Bonus Review #2: ‘Margaret Tudor: The Life of Henry VIII’s Sister’, by Melanie Clegg

Published by: Pen & Sword
ISBN: 9781473893153
Published: 19th November 2018

Price: £19.99

Format: Hardback

Blurb

When the thirteen year old Margaret Tudor, eldest daughter of Henry VII and his wife Elizabeth of York, married King James IV of Scotland in a magnificent proxy ceremony held at Richmond Palace in January 1503, no one could have guessed that this pretty, redheaded princess would go on to have a marital career as dramatic and chequered as that of her younger brother Henry VIII.

Left widowed at the age of just twenty three after her husband was killed by her brother’s army at the battle of Flodden, Margaret was made Regent for her young son and was temporarily the most powerful woman in Scotland – until she fell in love with the wrong man, lost everything and was forced to flee the country. In a life that foreshadowed that of her tragic, fascinating granddaughter Mary Queen of Scots, Margaret hurtled from one disaster to the next and ended her life abandoned by virtually everyone: a victim both of her own poor life choices and of the simmering hostility between her son, James V and her brother, Henry VIII.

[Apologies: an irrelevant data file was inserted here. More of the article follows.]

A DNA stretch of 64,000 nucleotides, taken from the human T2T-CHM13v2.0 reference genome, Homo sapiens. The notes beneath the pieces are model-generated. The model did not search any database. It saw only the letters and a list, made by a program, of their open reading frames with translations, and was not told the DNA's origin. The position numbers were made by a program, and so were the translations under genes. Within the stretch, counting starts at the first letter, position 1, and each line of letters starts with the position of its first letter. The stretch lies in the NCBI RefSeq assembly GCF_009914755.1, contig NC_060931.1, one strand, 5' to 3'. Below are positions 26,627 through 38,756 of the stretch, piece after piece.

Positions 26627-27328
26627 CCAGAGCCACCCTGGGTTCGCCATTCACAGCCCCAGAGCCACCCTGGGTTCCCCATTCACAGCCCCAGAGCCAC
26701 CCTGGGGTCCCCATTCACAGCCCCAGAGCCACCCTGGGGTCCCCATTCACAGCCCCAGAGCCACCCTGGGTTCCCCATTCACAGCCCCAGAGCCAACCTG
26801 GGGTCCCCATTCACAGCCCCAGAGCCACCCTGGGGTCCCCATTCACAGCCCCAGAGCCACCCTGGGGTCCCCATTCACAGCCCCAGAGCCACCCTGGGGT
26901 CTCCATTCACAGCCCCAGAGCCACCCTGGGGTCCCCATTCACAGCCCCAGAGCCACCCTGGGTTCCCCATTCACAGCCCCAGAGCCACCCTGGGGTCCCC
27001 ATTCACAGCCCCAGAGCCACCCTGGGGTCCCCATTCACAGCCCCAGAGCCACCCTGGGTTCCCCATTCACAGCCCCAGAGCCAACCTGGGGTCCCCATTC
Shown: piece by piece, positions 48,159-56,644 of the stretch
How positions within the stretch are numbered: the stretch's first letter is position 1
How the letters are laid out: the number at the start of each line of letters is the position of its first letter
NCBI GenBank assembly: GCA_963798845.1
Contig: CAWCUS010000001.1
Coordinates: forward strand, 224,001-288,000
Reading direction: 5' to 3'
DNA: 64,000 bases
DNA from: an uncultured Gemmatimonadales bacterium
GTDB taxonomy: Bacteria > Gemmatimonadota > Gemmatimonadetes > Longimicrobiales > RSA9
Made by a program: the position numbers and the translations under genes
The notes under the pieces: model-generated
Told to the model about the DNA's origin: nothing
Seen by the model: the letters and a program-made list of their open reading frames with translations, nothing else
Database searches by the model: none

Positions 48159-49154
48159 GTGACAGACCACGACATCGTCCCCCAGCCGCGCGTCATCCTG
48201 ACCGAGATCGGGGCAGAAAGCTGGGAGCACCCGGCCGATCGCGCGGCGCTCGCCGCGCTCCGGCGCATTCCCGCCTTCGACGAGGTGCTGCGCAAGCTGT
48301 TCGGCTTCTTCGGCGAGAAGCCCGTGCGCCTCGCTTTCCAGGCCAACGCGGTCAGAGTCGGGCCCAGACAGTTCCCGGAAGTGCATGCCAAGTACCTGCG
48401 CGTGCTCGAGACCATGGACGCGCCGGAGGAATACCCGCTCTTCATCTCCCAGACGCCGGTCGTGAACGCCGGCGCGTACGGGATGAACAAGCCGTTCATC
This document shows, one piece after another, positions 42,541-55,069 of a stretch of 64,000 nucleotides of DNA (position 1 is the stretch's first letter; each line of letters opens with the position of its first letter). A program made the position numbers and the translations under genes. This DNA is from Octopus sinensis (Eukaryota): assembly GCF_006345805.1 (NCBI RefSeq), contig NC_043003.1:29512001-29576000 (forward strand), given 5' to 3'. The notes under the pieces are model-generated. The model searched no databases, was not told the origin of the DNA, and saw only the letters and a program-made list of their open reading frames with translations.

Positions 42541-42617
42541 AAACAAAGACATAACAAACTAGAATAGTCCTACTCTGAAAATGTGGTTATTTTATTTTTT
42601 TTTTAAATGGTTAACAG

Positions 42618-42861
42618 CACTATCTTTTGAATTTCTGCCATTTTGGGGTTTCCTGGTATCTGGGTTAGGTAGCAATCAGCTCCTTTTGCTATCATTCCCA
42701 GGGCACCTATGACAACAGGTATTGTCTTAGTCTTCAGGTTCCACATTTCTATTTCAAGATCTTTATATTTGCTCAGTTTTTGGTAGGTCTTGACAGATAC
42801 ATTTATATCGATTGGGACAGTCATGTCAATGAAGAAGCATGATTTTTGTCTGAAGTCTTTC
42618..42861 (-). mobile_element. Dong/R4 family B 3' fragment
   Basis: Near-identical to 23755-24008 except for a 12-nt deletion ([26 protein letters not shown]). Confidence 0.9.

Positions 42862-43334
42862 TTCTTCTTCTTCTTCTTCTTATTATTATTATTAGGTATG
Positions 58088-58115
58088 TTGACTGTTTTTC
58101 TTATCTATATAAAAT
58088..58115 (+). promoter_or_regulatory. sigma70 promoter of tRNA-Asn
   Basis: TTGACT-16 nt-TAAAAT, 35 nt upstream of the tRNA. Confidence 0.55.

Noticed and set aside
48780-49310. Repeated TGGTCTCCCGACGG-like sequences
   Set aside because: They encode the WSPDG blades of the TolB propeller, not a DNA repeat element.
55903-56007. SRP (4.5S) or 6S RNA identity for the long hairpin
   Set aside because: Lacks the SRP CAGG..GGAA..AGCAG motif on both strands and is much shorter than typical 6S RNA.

My Review

Margaret Tudor, the eldest daughter of Henry VII and Elizabeth of York. Ever heard of her?

As a child she lived in luxury in the royal nursery with Prince Henry and Princess Mary. There were others but they died young, and Prince Arthur had his own household elsewhere. At the age of 13, after losing her brother Prince Arthur, her mother and then her grandmother, Lady Margaret Beaufort, Princess Margaret married King James IV of Scotland, who was 29.

That’s about the time her life got complicated. Poor lass, her first husband slept around on her, her second and third husbands were abusive theives, her brother was a dick to her, she was separated from her daughter, and people who were supposed to support her didn’t. She wasn’t the most intelligent or educated woman and didn’t really care for politics, but she did her best when she was dropped in the muck, to help her son on to the throne and keep him there. She tried to act as peace maker between her husband, and then her son, and her brother, however the distrust between monarchs put paid to all her efforts.

This is a sympathetic and easy to read biography of a rather unfairly obscure but important woman in a formative time in early modern Europe.

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